This is why the hammer on ‘The Lone Ranger’ feels a little harsh to me. If it is about entertainment, then the Lone Ranger provides, yet the points the article brings up should not be ignored either. This is a Disney movie and Disney factor is important as that brand has a following with an audience they need to protect. Consider that the (Grand) parents, with younglings on a day out will see the protection that the Disney logo brings and as such a gore driven Zombie film with a Disney logo is unlikely to ever happen.

The final part where I slightly disagree with the views Gilbert Cruz offers, is when he mentions The Phantom and The Shadow. These 90’s movies failed because there was a lack of vision (as I see it). The characters are well established through the radio shows and the comic books. If we consider the slogan of FX and if we consider a slightly more Frank Miller themed view, then consider Howard Chaykin’s ‘The Shadow: Blood & Judgment’. That was more than just a mere piece of comic book. That was graphic art on an entirely different level. As much as Baldwin failed to portray the Shadow, the blame should fall to the lack of vision the director showed (perhaps with a small degree of ‘technology lacking’ options). Consider what Tarsem Singh achieved with ‘Immortal’, now let him have a go at ‘The Shadow: Blood & Judgment’. The result could be a lot more than a cult movie that we will remember for a long time. The result could be a blockbuster R-rated movie. Again, it is about timing and for 2013-2015 the timing seems right to take these old ‘heroes’ off the shelves and give them to visionaries, not to the directors that come from the ‘Hollywood blockbuster template machine’. In that regard we all hope that Luc Besson will achieve to revive the French hero that should be seen as an international landmark. As he is remembered for the Fifth Element, this visionary could make the heroes Valérian and Laureline truly immortal. As franchises go, a trilogy of these two characters could reshape the way people see comic book heroes. The only sad fact is that this movie arrives almost 40 years after I read the comic books. Even now, I still remember the art of Jean-Claude Mézières. What is also intriguing is that the art you see in ‘The City of Shifting Waters’ had a lot of similarities that the TV-Series ‘Revolutions’ showed almost 35 years after the comic book came.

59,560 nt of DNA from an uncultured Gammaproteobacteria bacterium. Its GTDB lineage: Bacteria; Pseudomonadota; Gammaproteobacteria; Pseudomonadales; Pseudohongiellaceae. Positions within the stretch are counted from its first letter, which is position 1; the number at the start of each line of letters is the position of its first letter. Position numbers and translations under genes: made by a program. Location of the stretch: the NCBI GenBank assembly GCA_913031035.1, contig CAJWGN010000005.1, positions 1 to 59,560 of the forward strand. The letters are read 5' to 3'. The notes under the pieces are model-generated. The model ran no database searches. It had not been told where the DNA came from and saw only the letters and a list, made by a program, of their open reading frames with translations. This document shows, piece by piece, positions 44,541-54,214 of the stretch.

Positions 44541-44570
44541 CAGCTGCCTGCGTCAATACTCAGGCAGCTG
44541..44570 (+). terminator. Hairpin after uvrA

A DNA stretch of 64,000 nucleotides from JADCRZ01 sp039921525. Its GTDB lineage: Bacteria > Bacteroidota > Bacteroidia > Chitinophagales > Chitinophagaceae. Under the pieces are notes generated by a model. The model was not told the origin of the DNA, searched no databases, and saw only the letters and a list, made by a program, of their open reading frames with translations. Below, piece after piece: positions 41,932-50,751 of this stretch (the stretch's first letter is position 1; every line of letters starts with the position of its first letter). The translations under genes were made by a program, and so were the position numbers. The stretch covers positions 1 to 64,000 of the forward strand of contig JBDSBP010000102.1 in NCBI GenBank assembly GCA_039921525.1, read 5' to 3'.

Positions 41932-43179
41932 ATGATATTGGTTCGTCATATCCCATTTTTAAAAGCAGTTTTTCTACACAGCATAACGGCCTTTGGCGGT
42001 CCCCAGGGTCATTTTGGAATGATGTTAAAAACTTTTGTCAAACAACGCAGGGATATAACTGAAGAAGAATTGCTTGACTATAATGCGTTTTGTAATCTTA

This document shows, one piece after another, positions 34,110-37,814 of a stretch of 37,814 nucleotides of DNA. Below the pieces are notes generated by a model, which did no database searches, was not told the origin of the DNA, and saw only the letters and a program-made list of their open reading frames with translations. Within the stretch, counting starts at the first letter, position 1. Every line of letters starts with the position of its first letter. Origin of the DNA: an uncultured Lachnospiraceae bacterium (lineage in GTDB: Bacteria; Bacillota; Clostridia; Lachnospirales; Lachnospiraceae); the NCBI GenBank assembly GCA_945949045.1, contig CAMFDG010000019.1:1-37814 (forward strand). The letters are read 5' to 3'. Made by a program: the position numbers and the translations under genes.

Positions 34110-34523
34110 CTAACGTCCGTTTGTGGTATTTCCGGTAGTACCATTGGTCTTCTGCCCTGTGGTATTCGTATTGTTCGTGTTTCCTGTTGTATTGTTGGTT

It is also interesting that, considering the success of the lord of the rings and the implied upcoming blockbusters that the Hobbit seems to become, that not a larger net was cast on the type stories that have this epic view. We all remember Flash Gordon. Some trough the view of Ted (a McFarlane sense of humour), some through the exquisite music by Queen, however I still think back to the comics as drawn in the 60’s and 70’s. In that same style there are the stories of the ‘Trigan Empire’. It seems so strange that these successful works of art still have not made it to the big screen.

So I believe that there are plenty of options out there, it just takes faith (and funding) in one visionary to take that step forward.